No doubt the main reason that, despite its aversion to talking about the penalty as a tax increase, the Administration continues to refer to it in court as a tax measure is because that might provide an additional constitutional source of power for Congress to have adopted the mandate and its attached penalty.   Most of the discussion in the lawsuits over the ACA’s key provisions has centered on whether they represent a valid, or invalid, use of Congress’s power under the Commerce Clause — the authority to regulate interstate commerce.  And the Commerce Clause debate is the one that has produced conflicting results in the federal appeals courts, with one of them finding that Congress lacked the authority under that Clause to impose the mandate and its penalty.  (That was the Eleventh Circuit Court; it is that tribunal’s decision that the Supreme Court has agreed to review.)

But, interestingly, there is no conflict among the federal courts on whether the mandate and the penalty represent a use by Congress of its power over taxation — the Constitution’s General Welfare Clause gives Congress authority to “lay and collect taxes…to pay the debts and provide for the common defence and general welfare of the United States.”    As the Eleventh Circuit Court put it, the federal courts “have spoken with clarion uniformity” on the point, concluding without a dissent that the mandate and its penalty operate “as a regulatory penalty, not a tax.”

Thus, if the Supreme Court were to find the mandate and the penalty beyond Congress’s authority to regulate commerce, it is doubtful that the provisions can survive at all.   As the Eleventh Circuit commented: “At the end of the day, this penalty is not a ‘tax’ under Article I of the Constitution, and Congress’s taxing power thus cannot sustain it.”

As if this part of the health care controversy were not confusing enough, one other aspect of the “tax or penalty” dispute has to be taken into account as a further source of confusion.   This goes to the question of whether anyone, anywhere in the country, has a legal right to go to court to challenge the mandate and the attached penalty.   If they truly are tax provisions, there is a federal law that says bluntly that “no suit for the purpose of restraining the assessment or collection of any tax shall be maintained in any court by any person.”   Those words could hardly be plainer: a federal or state court simply has no power to hear a case that seeks to stop the federal government from collecting a tax — provided, of course, that it is a tax that is at issue.   That law is called the Anti-Injunction Act.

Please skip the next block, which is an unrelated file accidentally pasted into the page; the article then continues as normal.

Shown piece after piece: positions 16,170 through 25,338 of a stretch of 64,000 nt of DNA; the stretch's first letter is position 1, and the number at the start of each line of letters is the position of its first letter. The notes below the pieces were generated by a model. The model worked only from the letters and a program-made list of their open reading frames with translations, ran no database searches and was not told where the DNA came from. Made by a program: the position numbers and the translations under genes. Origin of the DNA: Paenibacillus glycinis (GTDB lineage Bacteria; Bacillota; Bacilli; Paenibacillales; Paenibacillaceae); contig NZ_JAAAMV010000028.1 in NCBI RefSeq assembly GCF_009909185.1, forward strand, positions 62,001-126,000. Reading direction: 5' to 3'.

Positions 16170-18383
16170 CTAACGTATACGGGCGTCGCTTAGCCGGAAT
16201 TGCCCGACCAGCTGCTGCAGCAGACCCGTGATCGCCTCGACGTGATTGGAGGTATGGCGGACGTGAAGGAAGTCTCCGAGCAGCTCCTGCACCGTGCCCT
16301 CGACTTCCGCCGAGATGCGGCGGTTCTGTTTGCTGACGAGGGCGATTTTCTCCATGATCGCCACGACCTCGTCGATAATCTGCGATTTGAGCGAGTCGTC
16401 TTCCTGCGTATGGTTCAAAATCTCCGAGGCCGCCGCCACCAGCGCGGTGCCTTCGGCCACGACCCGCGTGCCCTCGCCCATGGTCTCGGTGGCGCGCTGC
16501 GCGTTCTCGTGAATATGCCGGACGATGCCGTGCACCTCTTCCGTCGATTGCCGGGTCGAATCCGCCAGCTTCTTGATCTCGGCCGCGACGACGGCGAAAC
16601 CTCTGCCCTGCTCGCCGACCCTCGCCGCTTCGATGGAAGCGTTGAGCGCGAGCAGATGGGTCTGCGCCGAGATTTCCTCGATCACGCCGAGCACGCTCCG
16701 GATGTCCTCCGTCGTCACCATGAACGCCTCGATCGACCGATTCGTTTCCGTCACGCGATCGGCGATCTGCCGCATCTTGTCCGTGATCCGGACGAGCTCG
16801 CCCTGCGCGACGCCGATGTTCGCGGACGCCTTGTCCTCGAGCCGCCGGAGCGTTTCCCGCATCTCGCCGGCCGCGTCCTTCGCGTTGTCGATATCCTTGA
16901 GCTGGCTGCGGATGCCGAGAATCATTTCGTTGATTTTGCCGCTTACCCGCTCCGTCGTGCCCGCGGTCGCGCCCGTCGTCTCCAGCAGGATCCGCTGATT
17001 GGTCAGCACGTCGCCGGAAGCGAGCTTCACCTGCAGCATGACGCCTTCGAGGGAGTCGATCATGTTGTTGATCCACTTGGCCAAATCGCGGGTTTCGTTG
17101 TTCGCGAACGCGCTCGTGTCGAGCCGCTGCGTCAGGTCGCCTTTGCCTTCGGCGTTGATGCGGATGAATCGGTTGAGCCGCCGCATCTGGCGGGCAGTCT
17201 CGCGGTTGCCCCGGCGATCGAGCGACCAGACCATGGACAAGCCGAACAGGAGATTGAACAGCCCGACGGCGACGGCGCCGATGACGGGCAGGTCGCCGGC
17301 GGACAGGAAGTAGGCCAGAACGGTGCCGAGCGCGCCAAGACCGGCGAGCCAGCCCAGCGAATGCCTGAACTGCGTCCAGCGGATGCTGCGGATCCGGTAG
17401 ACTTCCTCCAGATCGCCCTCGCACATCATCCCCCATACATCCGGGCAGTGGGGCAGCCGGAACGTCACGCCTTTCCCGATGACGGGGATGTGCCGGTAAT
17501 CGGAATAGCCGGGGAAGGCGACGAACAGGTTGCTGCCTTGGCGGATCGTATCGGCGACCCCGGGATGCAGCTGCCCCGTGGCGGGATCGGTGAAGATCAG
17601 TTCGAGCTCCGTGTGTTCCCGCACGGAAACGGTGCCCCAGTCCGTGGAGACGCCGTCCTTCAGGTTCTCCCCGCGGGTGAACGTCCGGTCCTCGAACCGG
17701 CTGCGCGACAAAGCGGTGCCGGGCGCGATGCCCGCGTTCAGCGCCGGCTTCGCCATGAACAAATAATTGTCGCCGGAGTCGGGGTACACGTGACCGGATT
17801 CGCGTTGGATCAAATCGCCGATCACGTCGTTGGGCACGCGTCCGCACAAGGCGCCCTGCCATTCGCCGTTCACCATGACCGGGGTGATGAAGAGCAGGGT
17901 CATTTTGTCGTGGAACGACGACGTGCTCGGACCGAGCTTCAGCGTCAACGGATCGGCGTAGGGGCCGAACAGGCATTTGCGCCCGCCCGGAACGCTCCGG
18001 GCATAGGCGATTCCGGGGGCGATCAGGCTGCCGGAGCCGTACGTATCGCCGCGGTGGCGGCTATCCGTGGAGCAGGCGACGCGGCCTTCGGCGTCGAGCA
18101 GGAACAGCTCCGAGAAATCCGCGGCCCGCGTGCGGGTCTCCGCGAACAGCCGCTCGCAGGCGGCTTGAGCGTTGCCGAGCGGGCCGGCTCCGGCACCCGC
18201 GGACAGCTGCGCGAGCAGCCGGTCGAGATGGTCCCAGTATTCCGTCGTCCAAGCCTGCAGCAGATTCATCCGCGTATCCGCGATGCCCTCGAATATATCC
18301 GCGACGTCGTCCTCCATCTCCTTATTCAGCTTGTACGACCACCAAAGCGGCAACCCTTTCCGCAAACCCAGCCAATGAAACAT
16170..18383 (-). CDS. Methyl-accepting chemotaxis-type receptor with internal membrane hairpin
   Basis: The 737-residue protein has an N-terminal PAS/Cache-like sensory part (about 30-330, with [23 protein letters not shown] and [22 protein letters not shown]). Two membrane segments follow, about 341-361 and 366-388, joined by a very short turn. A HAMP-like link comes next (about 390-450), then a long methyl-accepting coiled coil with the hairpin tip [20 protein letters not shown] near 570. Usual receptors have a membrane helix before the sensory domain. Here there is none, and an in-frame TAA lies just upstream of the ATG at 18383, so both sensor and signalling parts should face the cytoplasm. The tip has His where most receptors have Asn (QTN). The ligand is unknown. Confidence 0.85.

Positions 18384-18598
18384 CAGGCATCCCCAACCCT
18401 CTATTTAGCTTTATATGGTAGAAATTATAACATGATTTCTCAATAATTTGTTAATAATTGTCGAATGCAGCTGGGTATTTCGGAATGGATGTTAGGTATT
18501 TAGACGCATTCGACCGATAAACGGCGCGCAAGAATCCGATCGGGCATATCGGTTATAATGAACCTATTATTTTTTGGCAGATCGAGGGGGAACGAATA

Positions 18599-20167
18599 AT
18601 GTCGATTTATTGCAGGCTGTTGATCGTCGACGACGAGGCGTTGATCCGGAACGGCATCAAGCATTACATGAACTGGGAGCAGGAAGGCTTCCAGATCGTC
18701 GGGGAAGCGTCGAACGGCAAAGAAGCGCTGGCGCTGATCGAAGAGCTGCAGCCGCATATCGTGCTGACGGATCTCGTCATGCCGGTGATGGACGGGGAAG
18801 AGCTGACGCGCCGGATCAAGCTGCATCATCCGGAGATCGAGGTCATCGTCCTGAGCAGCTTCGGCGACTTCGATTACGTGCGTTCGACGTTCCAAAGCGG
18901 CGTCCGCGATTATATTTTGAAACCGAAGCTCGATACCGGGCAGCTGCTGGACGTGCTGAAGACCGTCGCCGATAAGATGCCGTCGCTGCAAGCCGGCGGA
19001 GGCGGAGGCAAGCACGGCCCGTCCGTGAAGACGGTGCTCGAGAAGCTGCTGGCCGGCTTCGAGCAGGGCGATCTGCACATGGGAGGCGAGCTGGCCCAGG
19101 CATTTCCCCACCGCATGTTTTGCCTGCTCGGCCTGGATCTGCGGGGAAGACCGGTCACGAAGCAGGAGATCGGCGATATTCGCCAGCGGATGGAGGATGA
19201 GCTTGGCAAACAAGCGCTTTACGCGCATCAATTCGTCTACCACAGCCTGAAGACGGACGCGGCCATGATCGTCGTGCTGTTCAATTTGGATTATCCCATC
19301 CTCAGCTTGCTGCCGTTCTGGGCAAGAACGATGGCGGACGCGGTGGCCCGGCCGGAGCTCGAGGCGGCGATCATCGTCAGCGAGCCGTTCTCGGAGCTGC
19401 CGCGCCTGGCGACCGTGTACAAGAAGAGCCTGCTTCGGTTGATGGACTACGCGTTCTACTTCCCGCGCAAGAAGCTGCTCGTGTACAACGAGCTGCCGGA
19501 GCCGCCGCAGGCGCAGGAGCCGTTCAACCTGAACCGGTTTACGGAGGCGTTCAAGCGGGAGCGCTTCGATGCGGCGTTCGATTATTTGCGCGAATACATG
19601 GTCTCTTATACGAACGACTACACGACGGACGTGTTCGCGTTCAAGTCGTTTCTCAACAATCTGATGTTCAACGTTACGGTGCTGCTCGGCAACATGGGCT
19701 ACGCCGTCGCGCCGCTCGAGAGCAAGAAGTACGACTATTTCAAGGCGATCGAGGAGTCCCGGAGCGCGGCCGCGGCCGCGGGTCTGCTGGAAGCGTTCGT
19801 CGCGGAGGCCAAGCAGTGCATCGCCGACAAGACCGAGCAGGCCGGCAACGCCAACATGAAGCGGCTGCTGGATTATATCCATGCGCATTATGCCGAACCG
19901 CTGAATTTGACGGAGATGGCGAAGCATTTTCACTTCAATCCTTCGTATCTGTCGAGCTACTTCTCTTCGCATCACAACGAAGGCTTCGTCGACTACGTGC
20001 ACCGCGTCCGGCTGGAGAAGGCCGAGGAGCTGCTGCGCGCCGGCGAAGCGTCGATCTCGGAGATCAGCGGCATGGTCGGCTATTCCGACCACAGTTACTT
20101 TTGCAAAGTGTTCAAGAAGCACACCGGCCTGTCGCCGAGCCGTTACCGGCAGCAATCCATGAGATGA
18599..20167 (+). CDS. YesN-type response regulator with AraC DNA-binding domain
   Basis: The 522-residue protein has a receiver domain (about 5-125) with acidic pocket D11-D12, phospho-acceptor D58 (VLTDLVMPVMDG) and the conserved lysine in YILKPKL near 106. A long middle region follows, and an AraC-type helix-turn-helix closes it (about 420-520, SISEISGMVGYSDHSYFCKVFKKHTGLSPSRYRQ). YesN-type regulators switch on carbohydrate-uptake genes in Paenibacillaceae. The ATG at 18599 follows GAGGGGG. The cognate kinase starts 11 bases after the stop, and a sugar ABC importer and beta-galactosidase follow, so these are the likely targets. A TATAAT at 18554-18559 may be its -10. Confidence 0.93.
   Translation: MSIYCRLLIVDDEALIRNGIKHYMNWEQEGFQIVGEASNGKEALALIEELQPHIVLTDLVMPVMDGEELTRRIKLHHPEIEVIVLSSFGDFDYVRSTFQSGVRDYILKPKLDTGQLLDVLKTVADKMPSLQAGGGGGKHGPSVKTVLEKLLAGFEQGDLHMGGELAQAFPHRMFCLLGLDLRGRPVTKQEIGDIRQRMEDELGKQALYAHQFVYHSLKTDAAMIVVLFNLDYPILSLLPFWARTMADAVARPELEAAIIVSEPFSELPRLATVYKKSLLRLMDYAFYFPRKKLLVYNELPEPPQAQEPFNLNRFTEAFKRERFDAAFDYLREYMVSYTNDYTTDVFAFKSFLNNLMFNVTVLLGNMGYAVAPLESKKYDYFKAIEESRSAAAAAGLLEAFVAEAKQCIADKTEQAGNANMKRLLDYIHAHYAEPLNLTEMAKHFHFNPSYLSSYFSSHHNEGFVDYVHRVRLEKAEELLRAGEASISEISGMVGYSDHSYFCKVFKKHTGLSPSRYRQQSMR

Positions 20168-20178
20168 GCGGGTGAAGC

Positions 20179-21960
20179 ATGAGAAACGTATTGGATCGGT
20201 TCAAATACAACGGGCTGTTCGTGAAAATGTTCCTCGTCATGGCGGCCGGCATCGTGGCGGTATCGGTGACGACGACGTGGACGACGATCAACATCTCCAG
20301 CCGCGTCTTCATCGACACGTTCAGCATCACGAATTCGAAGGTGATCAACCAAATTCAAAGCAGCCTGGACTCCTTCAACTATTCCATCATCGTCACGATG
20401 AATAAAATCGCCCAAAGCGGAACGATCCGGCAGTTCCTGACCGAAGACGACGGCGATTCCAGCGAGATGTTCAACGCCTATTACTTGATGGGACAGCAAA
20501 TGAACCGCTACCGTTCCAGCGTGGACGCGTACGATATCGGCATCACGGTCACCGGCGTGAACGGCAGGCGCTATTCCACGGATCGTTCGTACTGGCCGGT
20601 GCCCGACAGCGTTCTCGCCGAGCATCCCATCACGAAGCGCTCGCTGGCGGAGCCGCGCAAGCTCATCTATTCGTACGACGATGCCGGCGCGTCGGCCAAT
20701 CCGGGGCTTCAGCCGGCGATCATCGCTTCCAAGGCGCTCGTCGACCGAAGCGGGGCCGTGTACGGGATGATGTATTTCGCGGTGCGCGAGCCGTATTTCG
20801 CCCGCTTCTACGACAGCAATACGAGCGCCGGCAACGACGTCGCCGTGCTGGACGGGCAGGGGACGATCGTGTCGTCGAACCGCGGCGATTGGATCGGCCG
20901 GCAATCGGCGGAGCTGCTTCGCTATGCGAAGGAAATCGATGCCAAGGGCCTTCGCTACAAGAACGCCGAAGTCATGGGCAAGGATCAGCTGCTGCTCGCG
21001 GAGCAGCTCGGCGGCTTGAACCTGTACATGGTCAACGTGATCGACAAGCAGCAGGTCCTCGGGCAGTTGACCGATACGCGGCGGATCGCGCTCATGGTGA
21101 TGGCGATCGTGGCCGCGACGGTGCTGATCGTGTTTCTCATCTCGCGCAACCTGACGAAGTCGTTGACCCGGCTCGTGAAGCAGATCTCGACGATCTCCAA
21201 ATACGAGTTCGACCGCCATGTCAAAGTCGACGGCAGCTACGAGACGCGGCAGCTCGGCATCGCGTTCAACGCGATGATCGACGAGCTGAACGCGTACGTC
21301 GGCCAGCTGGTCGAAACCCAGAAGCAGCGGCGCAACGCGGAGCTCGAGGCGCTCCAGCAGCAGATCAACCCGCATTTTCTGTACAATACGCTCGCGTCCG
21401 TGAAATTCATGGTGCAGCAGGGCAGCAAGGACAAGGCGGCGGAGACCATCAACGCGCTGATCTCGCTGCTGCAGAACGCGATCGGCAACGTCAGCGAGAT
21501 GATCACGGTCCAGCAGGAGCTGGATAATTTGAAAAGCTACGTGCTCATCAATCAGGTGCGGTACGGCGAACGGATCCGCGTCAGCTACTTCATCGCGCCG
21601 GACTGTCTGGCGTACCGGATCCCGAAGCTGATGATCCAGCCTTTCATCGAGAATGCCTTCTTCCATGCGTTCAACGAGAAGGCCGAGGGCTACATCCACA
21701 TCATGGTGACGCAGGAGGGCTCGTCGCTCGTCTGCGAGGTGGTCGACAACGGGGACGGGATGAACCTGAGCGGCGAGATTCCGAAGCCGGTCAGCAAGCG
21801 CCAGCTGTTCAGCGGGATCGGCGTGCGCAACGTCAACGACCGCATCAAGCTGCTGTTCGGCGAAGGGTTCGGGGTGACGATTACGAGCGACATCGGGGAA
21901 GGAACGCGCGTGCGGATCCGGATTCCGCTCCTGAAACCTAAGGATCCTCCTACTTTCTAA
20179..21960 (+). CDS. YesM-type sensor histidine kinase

One of the issues the Supreme Court has agreed to decide is whether that Act bars all of the challenges to the mandate and its penalty.   Because no one involved on either side of the controversy before the Court argues that the Act does bar these challenges, the Court has chosen an independent lawyer to make the case for shutting down the challenges altogether.  (That simply means that the Court wants to hear both sides of this issue, not that it is leaning toward the side of blocking the challenges.)

Interestingly, perhaps, the Obama Administration began its defense of the ACA in court last year by arguing that the Anti-Injunction Act did, indeed, bar the challenges.  That was part of a package of procedural points the government put forward to keep the courts from reaching the ultimate question of the constitutionality of the mandate and its penalty.  As the cases moved up from the District Courts to the Circuit Courts, however, the Administration abandoned that argument altogether.   Now, it insists that at least some of the challenges were validly filed — because, it contends, the mandate and the penalty are not really a tax, at least for Anti-Injunction Act purposes.

Leaving aside the tax versus penalty debate, what is the penalty, and how will it work when, if it survives, it goes into effect in the tax-filing period in 2015 (for tax year 2014)?